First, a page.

The Morning Call from Allentown, Pennsylvania on November 26, 1971 · 14
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The Morning Call from Allentown, Pennsylvania · 14

Allentown, Pennsylvania
Issue Date:
Friday, November 26, 1971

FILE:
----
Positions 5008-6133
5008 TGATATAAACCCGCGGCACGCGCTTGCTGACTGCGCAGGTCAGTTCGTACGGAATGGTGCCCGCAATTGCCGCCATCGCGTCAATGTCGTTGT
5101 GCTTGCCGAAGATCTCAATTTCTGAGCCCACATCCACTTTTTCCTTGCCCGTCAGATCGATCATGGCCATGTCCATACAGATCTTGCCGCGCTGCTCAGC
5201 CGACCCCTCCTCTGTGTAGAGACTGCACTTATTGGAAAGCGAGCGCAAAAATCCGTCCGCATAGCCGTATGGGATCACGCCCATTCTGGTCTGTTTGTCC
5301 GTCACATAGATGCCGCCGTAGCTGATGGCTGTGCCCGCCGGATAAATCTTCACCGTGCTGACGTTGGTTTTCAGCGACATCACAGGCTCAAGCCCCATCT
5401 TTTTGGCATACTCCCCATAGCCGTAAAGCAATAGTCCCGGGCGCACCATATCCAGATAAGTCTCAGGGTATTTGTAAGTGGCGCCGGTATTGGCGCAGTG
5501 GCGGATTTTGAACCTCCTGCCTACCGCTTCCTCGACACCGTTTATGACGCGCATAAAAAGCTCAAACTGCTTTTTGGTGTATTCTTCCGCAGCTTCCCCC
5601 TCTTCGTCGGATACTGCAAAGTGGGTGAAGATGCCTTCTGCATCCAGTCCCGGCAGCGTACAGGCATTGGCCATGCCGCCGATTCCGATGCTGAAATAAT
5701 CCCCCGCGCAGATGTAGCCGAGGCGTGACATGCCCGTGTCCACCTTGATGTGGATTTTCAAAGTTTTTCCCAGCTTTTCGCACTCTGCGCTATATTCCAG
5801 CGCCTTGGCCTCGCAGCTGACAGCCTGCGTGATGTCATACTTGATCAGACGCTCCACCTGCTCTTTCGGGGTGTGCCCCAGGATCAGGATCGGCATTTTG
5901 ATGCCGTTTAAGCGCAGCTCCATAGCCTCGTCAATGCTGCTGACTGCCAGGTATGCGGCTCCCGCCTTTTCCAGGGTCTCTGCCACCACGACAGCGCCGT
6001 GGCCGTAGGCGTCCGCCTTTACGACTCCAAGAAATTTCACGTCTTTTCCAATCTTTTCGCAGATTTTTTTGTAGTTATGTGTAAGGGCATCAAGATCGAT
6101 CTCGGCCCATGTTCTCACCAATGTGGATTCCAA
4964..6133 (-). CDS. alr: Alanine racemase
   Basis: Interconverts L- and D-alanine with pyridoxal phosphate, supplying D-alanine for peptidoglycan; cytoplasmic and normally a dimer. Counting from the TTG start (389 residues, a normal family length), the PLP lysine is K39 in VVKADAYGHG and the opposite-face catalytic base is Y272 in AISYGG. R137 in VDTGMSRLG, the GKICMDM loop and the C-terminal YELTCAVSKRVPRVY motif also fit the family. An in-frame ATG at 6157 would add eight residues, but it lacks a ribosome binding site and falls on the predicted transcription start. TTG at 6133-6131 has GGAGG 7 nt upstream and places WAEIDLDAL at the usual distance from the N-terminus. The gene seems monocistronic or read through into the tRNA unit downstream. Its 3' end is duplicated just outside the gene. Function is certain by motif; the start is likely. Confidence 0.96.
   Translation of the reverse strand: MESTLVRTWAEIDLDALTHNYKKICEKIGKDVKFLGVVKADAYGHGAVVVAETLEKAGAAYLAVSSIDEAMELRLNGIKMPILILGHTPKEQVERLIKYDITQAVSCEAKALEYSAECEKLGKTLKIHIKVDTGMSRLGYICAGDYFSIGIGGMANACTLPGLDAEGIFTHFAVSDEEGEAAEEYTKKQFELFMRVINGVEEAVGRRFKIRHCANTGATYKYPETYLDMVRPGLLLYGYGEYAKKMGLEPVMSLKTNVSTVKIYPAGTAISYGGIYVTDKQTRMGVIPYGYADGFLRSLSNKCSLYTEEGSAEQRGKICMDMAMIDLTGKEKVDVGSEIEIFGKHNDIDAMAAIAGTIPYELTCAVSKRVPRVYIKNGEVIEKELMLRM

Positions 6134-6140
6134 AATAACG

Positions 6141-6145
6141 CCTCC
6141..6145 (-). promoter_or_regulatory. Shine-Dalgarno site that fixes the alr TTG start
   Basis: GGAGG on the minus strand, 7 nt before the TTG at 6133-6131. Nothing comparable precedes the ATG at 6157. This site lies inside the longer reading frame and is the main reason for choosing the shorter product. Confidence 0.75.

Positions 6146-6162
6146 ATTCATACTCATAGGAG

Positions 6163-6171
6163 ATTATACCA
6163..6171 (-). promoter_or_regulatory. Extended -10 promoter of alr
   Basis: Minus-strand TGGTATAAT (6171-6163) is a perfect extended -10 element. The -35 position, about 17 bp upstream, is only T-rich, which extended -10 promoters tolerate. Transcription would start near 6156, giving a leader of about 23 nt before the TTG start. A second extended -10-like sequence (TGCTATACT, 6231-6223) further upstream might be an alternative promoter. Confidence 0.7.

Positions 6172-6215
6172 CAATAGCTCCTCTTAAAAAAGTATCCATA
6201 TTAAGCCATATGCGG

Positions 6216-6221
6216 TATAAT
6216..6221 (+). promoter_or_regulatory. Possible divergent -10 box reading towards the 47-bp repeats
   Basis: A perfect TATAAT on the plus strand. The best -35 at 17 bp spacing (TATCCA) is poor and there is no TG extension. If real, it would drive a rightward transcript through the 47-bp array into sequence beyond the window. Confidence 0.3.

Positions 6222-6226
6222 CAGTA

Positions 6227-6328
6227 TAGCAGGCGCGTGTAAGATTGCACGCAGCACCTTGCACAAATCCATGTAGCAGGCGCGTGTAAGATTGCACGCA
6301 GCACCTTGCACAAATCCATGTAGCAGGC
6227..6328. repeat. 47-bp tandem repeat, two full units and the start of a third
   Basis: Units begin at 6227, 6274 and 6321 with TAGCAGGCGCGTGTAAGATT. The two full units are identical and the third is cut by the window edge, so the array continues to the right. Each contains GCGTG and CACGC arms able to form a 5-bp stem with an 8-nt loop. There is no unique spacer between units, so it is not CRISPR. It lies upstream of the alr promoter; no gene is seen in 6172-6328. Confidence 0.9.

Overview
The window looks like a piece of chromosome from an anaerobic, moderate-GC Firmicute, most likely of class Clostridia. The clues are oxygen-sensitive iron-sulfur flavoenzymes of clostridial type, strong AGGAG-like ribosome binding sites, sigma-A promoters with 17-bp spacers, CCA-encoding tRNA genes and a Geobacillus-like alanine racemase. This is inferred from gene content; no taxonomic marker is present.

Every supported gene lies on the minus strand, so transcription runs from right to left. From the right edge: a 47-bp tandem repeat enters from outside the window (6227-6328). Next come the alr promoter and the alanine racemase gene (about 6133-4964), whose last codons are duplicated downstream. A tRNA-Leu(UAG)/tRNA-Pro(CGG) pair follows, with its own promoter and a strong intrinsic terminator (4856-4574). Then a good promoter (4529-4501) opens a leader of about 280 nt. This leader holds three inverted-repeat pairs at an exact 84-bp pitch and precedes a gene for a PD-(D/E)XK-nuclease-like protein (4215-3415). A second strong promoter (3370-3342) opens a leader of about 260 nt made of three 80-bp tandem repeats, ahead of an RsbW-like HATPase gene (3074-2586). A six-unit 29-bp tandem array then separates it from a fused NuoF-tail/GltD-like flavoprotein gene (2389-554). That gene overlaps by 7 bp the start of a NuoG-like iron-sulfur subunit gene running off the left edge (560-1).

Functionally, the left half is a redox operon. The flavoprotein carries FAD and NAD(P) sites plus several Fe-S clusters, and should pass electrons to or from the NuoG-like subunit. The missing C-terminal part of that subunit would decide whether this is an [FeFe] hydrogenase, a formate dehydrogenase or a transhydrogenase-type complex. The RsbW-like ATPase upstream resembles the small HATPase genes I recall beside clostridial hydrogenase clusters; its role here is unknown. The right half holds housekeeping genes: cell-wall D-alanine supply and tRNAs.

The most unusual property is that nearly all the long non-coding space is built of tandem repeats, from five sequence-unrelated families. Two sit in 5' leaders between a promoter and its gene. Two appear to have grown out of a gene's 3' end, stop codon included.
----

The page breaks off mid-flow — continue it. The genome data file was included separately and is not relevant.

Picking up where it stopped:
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I f THE SIORVTXG CAIX, ARrntewa, ftH Frir. Jfw. tl. ItU Search Extends Over 4 States for Parachuting Hijacker SEATTLE, W.-sK (AP) -FBI agents in four states searched Thursday lor middle-iged man who comandeered a jetliner carrying 36 persons, was paid $200,000 ransom and then apparently made an unprecedented hijacking escape by parachute, . ' ' Officials said they believed the hijaeker, who was not identified, bailed out of the plane as it flew from Seattle to Reno, Nev. The search for him extended across Washington, Oregon, Nevada and into Northern California. . The Northwest Airlines Boeing 727 jet was commandeered between Portland, Ore., "and Seattle Wednesday, It landed in Reno Wednesday night with no trace of the hijacker aboard. If the hijacker successfully parachuted from the plane it would be the first such instance in the history of hijacked air-, liners. The $200,000 ransom (money paid the man was be- Jlieved to be the largest such sum ever delivered to a hijack-!er, an FBI spokesman said. . The FBI in Reno said the hi-(jacker, dressed in a business j suit, wore dark glasses throughput the flight and told the crew he had dynamite in a briefcase he was carrying. He demanded the money ana four parachutes while the plane refueled in Seattle, then ordered !the jet to fly below 10,000 feet ' altitude and with its rear stair-jwell lowered en route to Reno. I The 36 passengers and two 'stewardesses were allowed to Air Pirate Knew Planes, Parachuting SEATTLE, Wash. (AP) - The man who hijacked the Northwest Airlines jetliner Wednesday night apparently was quite familiar with aircraft and parachuting techniques, officials said Thursday, The hijacker, who received $200,000, is believed to have made an unprecedented escape by parachuting from the Boeing 727 as it flew from Seattle to Reno, Nev. A spokesman for the Boeing Co. said the plane probably was the only type of commercial airliner from which such a parachute jump could be made successfully. , The 727 has a passenger stair ramp that drops vertically from the tail of the plane. The hijacker ordered the plane to fly to Reno with the stairwell down. "It would be a very safe drop," said John Wheeler of the Boeing Co. "He'd be away from the flaps and other engines and go straight down." The hijacker ordered the crew to fly the plane at an altitude below 10,090 feet. That altitude permitted the plane to fly with the cabin open and depress-urized. The hijacker also made certain the jet would be cruising at slower than normal speeds by ordering landing gear down and flaps canted. A federal official acquainted with parachute jumping said the type of parachute used by the hijacker would be a factor in the success of his attempt. The hijacker first ordered two parachutes, which were brought to the airport from MeChord Air Force Base. After the military chutes were delivered, the hijacker ordered two more. Airlines officials did not say whether the hijacker specified particular parachutes, but the second set was obtained at a skydiving field east of Seattle. A sports chute, the federal official said, would allow a man to free fall several thousand feet before opening the parachute. A military model, though, must be opened with a static cord affixed to the airplane. It would pop the chute open after the jumper had fallen about 200 feet, he said. Three Air Force jets followed the hijacked airliner from Seattle to Reno. Officials would not say whether the pilots had seen a chute open, but the federal spokesman indicated the hijacker could have dropped from the plane unobserved only if he had free fallen with the sport chute. Two of the four parachutes were found still on the plane when it landed Thursday night in Reno. f BI officials refused to say what type of chutes they were. Din-Maddened Paris Girds For Battle on Noisemakers PARIS (AP) - The French capital is girding for a new battle against noise. It suffers more from the din than most American cities because nearly every neighborhood is residential. "A single noisy motorcycle in the middle of the night can wake up 200,000 people," laments Pierr Godard, chief of hygiene and public safety of the Paris police. "If tomorrow we had the best laws in the world, the best evidence-producing techniques, and the best court system, we would still have to work hard all the time to catch violators red-handed." New laws are coming, along with more coercive penalties. Police are seeking better ways to get evidence. "But, until then, we have to take the bull by the horns and prod noisemakers any way we can," Goddard declared. "And it isn't easy. You can't measure noise in meters and liters. Motorcycles, airplanes and construction equipment are earmarked for special attention in a bill going to Parliament next April. An ultimate weapon is un der consideration: banning the sale of all vehicles foreign or domestic that fail to meet noise-pollution standards. "What's more," says Godard, "these regulations should be in-ternational," Loud exhaust penalties vary widely in France, Mere noisy driving, or insufficiently muffled engines the case with many motorcycles can bring fines of only $2.70-$5.40. If the exhaust system is defective, the cost can soar to $21.60. The policeman can hold the registration card until official inspection proves repairs have been made. "The trouble is in laying hands on the offender, and proving that noise was made," said Godard. "Noise strikes different people differently. And a sound meter is no cure-all, I don't care what the technicians say." Lost 50 Years, Wallet Found Minus Money PULLMAN, Wash. (AP) -Everett Webb got his wallet back Wednesday about 50 years after he lost it. The wallet was found in one of the walls on the first floor of Wilson Hall on the Washington State University campus. It dropped out as contractors were doing remodeling work. Webb, who retired from the WSU faculty in 1964 and still lives here, said he was a sophomore at the school when the wallet disappeared. There was no money in it but there was a Washington driver's license that was issued on Aug. 11, 1921. (leave the plane at Seattle. Four crew members remained on bo?rd. I When the jet was searched at jthe Reno airport, the man, the1 j money, the briefcase and two 'wachutes were missing, the FBI said. "There's no way he could have gotten off in Reno," said Harold E. Campbell Jr special agent in charge of the FBI there. "We had the airport covered. We know he didn t let off that plane." ine plane landed in Reno about seven hours after the hi jacking was first reported. A federal official In Seattle said the plane's route after it left here extended in a line almost due south over Portland, Eugene and Medford in Oregon, then to Red Bluff, Calif. At Red Bluff, the jet doglegged east, to Reno, said the official, whq asked not to be identified. Campbell said the hijacker "gave no destination" for the plane after it left Seattle. An FBI official in Las Vegas, Nev., said authorities believed the hijacker had parachuted from the plane by the time it reached Oregon, but an FBI agent in Portland said agents tneie were speculating the hijacker had bailed out oyer the Portland area. "Sure he could have jumped out here," said the Portland agent. "We're trying to pinpoint where the guy dropped." Airline officials said the hi jacker was believed to have boarded the plane in Portland for Seattle on the last leg of a flight that originated in Washington, D.C. Three Air Force jets trailed the 727 in its flight to Reno, but officials at MeChord Air Force Base near. Tacoma, Wash,, re fused to say whether the pilots naa seen a paracnute drop our ing the flight. Jack Keillor, Northwest Air line's district sales manager in Seattle, said the hijacker did not ask for any special bills when demanding the $200,000. Keillor would not say what denomlna tions were given the hijacker. FBI and airlines officials re fused to say whether the cash was marked or whether serial numbers of the bills had been recorded. Keillor said only that Northwest obtained the money "through local financial re sources" in Seattle. The four parachutes and the cash were delivered to the hi jacker during a 1-hour fueling stop in Seattle. The plane had circled Seattle for approximately Vh hours while airline and airport security officials worked to meet the hijacker's demands. The plane landed on a dark ened runway several hundred yards from the airport terminal The only persons allowed near the plane were fuel truck oper ators and a man who delivered the cash and parachutes. The hijacker released the oth er passengers and two stewardesses, but the captain, first and second officers and one stewardess were ordered to stay aboard. Puring the flight to Reno, all four crew members were locked in the plane's cockpit while the hijacker remained alone in the cabin, Northwest officials said. The captain, William Scott of Minneapolis, said during the flight that indicator lights in the cockpit showed the rear stairwell was being operated. A federal official in Seattle said the tower had communicated with the crew about 20 minutes after the plane departed, but officials would not say whether there was any further communication. Keillor said the 1 r I OF MAN J ; J hijacker did not acknowledge the crew's attempt to commu nicate with Wm as the plane was flying into Nevada. Keillor said the crew probably would be flown to Minneapolis by Friday for further debriefing by officials of the airline, the Federal Aviation Administration and the FBI, Besides Scott, the crew Includ ed Robert W. Rataciak, first offi cer; Harold E. Anderson, sec ond officer, and Tina Mucklow, stewardess. All were based in Minneapolis, The FBI in Portland said it would conduct a search around Amboy, Wath,, about 20 miles northeast of Portland. Julius Mattson, agent in charge of the Portland office, said the search by Army Reserve helicopters and light planes would proceed south irom tne Amboy area. "It's not a bad gpgt to land if the guy knows what tie'i doing," Mattson said, Therp are a number of small airfields in the urea used for parachute Jumping, he said, He said there was no evidence to indicate the hijacker was in the area, and that the FBI was trying to put itself in the hijack- er's place and figure where he w ould be most likely to bail ou . A Michael Cooper of Missoula, Mont., has been eliminated from consideration as the hijacker,1 the FBI said. A Northwest pas- i Isenger manifest indicated he jwas one of the 36 persons who 'left the plane. "Michael Cooper is totally and completely eliminated from suspicion in last night's hijacking," said John M. Reed, FBI agent in Butte, Mont. The FBI Wednesday night asked the smokejumping training center at the U.S. Forest Service's Missoula Center (or a check on a Michael Cooper. MONARCH lib. CONE-BLENDED 22SSave!!! L 3-8'oz cones only $3.99 31.39 single cone visit our showroom soon! Phone 439-8028 136N. 7thStreet Aentown,Pa. BREAD AND ROLLS Get 'im while they're still hot -"FRESH DAILY',',- Open Daily I Sun. 7 A.M. to 7:30 P.M. Ws Have The Shells And all the makings for the most delicious Pizzas in town . . . Ideal for when company orops in. VOLPE'S BAKERY Wholesale & Retail 901 Tilghman St. 432-4896 VISIT PP&L 'S "ENERGY OF MAW" EXHIBIT TRAIN At the old C R R Station Main and Lehigh Streets, Bethlehem Friday, November 12 through Wednesday, December 1 A lively, colorful history of man's harnessing of energy through the ages, coupled with a view of our nuclear future. See nineteen major display units in all, including a model of the nuclear Boiling Water Reactor PP&L plans to build at the Susquehanna Steam Electric Station, the "raw energy chamber" and a short but .entertaining movie. The housing for the exhibit is unique, too: three remodeled and refurbished railroad passenger coaches. Come see It! It will be an educational and entertaining experience for the entire family. OPEN TO THE PUBLIC 5 to 8 P.M., Weekdays, 1 P.M. to 5 P.M., Saturdays and Sundays ism TT u . UL TREMENENDOUS SAVINGS ON BOTH BLACK & WHITE AND COLOR SETS! ALL ITEMS ON SALE WHILE QUANTITIES LAST OPEN A CONVENIENT CHARGE ACCOUNT TODAY r t' m m I I r hCK & n ' -LC i II V-S7 BLA(X & WHITE i R PORT P&Z ' l-rw s" TVs L Lgimmm FLOOR MAJOR APPLIANCES LOWER LEVEL 3 DAYS! SHOP FRIDAY & SATURDAY 8 A.M. to 1 1 P.M. SHOP SUNDAY 12 NOON to 10 P.M. LEHIGH SHOPPING CENTER, UNION BLVD. and PENNA. AVE., BETHLEHEM Fret parking for ever 4,000 cart! Satisfaction guarantied or your money cheerfully refunded! ? We reserve the right to limit quantities! Sorry, no mail or phone orders! J 90